It’s Not a Lack of Money
The U.S. Leads the world in per-student spending yet we are far behind in the quality of education.
Chicago teachers are the highest paid in the nation, yet Chicago schools are the lowest in performance
The Federal Government
Eliminate the Federal Department of Education
There is no Constitutional basis for this agency. Why should the states send their education money to the feds, just to have it plundered by an inefficient and corrupt political bureaucracy before the remainder is returned to them with numerous strings attached?
The NEA and Teacher’s Unions
Today’s classroom teacher is arguably the one profession on which our future depends more than any other.
When the quality of early education is improved, a larger, more well-prepared supply of technicians, scientists, salespeople, engineers, healthcare, finance, law and other professionals, executives and small-business owners will automatically and naturally follow.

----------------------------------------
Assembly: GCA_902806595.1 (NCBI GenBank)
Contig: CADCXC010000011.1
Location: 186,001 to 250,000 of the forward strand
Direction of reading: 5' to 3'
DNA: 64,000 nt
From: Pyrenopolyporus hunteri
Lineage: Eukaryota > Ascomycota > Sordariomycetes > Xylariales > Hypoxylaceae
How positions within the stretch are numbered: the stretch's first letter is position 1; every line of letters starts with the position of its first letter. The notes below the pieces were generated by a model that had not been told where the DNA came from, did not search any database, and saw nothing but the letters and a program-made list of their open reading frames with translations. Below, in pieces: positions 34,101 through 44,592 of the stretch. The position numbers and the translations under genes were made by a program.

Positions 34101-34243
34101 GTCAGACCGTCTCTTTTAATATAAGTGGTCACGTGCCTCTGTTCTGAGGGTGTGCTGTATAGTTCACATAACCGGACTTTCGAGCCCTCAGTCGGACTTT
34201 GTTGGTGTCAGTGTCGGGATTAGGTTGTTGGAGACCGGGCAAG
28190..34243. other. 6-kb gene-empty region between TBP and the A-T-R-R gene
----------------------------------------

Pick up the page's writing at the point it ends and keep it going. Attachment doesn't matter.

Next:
Why is this critical profession unique in providing lifetime job security, insurance, and retirement, even for practitioners who do not perform?
Teachers must be held accountable for their performance.
The concept of tenure, guaranteed job security within a few years, regardless of their performance and effectiveness is in direct conflict with both common sense, good business practice and worker motivation.
Only teachers and politicians are not subject to performance-based evaluation, and even politicians can be ‘fired’ when they don’t perform. (Why we don’t do that is another topic.)
The world depends on each successive crop of graduates being just a bit more prepared than the last. Unfortunately, we are regressing.
Of course, there are dedicated teachers who are outstanding, primarily because of their scarcity. They make the substandard teachers even more obvious by comparison.
Can you believe that one state actually ruled: “If a student is assigned a substandard teacher in any two consecutive years, they must be assigned a competent teacher for the following year.”
I have a better idea … Fire the Substandard Teachers!